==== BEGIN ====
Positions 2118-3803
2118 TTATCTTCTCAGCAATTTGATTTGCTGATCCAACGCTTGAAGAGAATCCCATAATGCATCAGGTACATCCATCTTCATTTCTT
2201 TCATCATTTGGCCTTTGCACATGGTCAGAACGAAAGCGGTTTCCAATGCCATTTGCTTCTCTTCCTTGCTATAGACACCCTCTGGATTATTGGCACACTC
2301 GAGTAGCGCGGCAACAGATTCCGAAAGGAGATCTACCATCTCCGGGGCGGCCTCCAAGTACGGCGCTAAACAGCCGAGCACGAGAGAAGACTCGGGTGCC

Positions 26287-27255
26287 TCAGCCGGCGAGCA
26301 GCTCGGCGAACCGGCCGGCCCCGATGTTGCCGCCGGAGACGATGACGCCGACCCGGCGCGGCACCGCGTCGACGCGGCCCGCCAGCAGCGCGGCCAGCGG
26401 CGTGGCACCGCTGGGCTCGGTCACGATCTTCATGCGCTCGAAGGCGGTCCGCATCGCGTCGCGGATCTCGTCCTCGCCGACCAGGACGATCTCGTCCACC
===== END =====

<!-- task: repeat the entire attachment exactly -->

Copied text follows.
Positions 2118-3803
2118 TTATCTTCTCAGCAATTTGATTTGCTGATCCAACGCTTGAAGAGAATCCCATAATGCATCAGGTACATCCATCTTCATTTCTT
2201 TCATCATTTGGCCTTTGCACATGGTCAGAACGAAAGCGGTTTCCAATGCCATTTGCTTCTCTTCCTTGCTATAGACACCCTCTGGATTATTGGCACACTC
2301 GAGTAGCGCGGCAACAGATTCCGAAAGGAGATCTACCATCTCCGGGGCGGCCTCCAAGTACGGCGCTAAACAGCCGAGCACGAGAGAAGACTCGGGTGCC

Positions 26287-27255
26287 TCAGCCGGCGAGCA
26301 GCTCGGCGAACCGGCCGGCCCCGATGTTGCCGCCGGAGACGATGACGCCGACCCGGCGCGGCACCGCGTCGACGCGGCCCGCCAGCAGCGCGGCCAGCGG
26401 CGTGGCACCGCTGGGCTCGGTCACGATCTTCATGCGCTCGAAGGCGGTCCGCATCGCGTCGCGGATCTCGTCCTCGCCGACCAGGACGATCTCGTCCACC